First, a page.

$ dataselect --expr 'observation_class=="science"' ../playdata/example1/*.fits | showd -d object,exposure_time -------------------------------------------------------------------- filename object exposure_time -------------------------------------------------------------------- ../playdata/example1/N20170614S0201.fits starfield 10.0 ../playdata/example1/N20170614S0202.fits starfield 10.0 ../playdata/example1/N20170614S0203.fits starfield 10.0 ../playdata/example1/N20170614S0204.fits starfield 10.0 ../playdata/example1/N20170614S0205.fits starfield 10.0
To select on target name and exposure time, specify the criteria in the
expr field of “dataselect”:
$ dataselect --expr '(object=="starfield" and exposure_time==10.)' ../playdata/example1/*.fits -o list_of_science.txt
We have our input lists and we have initialized the calibration database, we are ready to reduce the data.
Please make sure that you are still in the
3.2.5. Bad Pixel Mask¶
Starting with DRAGONS v3.1, the bad pixel masks (BPMs) are now handled as calibrations. They are downloadable from the archive instead of being packaged with the software. They are automatically associated like any other calibrations. This means that the user now must download the BPMs along with the other calibrations and add the BPMs to the local calibration manager.
To add the static BPM included in the data package to the local calibration database:
caldb add ../playdata/example1/bpm*.fits
3.2.6. Create a Master Bias¶
We start the data reduction by creating a master bias for the science data. It can be created and added to the calibration database using the commands below:
$ reduce @list_of_bias.txt
@ character before the name of the input file is the “at-file” syntax.
More details can be found in the "at-file" Facility documentation.
Because the database was given the “store” option in the
the processed bias will be automatically added to the database at the end of
To check that the master bias was added to the database, use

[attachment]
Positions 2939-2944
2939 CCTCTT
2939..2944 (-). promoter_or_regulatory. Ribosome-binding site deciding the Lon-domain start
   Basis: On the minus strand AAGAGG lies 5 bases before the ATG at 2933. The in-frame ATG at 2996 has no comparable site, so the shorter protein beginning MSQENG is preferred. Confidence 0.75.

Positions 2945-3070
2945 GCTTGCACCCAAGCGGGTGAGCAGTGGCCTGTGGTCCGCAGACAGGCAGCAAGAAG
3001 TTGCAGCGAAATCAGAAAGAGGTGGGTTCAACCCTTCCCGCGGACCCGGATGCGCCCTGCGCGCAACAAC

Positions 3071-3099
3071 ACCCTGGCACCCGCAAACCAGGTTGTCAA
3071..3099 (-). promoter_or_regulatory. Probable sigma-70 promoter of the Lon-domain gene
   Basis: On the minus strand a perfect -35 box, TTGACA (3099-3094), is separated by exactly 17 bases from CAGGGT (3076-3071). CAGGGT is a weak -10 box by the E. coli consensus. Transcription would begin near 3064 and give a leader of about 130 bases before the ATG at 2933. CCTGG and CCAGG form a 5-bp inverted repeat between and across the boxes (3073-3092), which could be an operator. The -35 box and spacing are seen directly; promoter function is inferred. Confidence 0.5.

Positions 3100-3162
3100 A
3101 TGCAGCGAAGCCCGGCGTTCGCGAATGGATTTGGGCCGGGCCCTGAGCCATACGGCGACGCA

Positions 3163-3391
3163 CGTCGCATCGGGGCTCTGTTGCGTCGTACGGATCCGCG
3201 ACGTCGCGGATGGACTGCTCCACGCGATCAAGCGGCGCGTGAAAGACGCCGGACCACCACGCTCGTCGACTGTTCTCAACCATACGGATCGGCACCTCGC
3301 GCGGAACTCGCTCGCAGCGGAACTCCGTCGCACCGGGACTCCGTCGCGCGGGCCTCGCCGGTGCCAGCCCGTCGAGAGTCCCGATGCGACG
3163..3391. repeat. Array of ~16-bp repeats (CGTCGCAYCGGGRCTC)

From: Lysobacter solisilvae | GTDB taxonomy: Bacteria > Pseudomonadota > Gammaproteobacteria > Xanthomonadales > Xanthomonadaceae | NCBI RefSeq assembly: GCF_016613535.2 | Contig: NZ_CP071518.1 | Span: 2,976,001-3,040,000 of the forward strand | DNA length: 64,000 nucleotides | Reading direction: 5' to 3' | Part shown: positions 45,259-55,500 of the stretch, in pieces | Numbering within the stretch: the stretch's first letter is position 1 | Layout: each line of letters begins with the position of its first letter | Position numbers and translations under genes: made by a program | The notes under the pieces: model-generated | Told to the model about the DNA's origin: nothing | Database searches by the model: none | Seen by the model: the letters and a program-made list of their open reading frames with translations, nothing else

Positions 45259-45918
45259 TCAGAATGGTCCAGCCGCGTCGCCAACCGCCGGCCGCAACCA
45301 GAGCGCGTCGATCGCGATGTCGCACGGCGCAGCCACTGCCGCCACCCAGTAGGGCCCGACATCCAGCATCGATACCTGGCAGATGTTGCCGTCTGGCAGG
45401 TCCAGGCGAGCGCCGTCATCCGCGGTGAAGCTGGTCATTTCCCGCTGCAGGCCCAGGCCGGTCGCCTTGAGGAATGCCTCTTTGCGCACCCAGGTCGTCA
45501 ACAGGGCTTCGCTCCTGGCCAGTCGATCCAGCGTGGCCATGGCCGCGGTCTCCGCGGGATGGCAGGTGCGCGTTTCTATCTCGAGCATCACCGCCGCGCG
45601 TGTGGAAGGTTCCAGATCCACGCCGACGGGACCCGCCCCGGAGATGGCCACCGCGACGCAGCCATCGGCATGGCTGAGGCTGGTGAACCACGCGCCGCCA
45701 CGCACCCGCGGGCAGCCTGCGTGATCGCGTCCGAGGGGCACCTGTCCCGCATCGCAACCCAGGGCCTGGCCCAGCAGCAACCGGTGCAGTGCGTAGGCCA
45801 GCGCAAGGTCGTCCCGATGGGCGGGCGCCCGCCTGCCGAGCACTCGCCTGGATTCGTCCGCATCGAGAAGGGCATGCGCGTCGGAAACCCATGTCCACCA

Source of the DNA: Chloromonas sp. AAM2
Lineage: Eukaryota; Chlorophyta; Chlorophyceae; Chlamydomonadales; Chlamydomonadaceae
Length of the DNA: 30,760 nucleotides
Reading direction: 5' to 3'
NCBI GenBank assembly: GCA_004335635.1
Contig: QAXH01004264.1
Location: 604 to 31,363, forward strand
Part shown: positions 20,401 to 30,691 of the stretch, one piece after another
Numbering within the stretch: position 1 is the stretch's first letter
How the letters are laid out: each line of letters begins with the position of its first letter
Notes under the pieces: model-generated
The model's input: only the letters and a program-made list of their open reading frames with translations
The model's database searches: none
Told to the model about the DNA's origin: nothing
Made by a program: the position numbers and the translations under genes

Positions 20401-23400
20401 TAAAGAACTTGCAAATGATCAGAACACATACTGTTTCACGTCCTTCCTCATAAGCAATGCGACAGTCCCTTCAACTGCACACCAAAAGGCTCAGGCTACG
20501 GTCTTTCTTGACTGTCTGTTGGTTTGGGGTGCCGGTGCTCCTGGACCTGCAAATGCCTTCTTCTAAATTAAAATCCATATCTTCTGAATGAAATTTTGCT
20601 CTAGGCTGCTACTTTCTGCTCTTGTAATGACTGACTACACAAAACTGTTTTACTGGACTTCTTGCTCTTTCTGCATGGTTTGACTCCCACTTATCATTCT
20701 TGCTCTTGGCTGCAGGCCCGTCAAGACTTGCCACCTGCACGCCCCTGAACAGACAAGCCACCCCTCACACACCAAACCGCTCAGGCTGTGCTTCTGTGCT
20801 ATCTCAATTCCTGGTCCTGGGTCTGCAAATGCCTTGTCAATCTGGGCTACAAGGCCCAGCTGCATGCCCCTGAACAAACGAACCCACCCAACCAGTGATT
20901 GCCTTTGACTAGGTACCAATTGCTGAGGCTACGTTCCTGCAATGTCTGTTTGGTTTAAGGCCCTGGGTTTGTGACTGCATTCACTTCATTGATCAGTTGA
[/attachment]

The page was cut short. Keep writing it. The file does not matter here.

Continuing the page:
The file name of the output processed bias is the file name of the
first file in the list with
_bias appended as a suffix. This the
general naming scheme used by “reduce”.
If you wish to inspect the processed calibrations before adding them
to the calibration database, remove the “store” option attached to the
database in the
dragonsrc configuration file. You will then have to
add the calibrations manually following your inspection, eg.
caldb add N20170613S0180_bias.fits
The master bias will be saved in the same folder where reduce was
called and inside the
./calibrations/processed_bias folder. The latter
location is to cache a copy of the file. This applies to all the processed
3.2.7. Create a Master Flat Field¶
Twilight flats images are used to produce an imaging master flat and the result is added to the calibration database.
$ reduce @list_of_flats.txt
Note “reduce” will query the local calibration manager for the master bias and use it in the data reduction.
3.2.8. Create Master Fringe Frame¶
3.2.9. Reduce Science Images¶
Once we have our calibration files processed and added to the database, we can
reduce on our science data:
$ reduce @list_of_science.txt
This command will generate bias and flat corrected files and will stack them.
If a fringe frames is needed this command will apply the correction. The stacked
image will have the
The output stack units are in electrons (header keyword BUNIT=electrons). The output stack is stored in a multi-extension FITS (MEF) file. The science signal is in the “SCI” extension, the variance is in the “VAR” extension, and the data quality plane (mask) is in the “DQ” extension.
Depending on your version of Astropy, you might see a lot of Astropy warnings about headers and coordinates system. You can safely ignore them.
Below are one of the raw images and the final stack: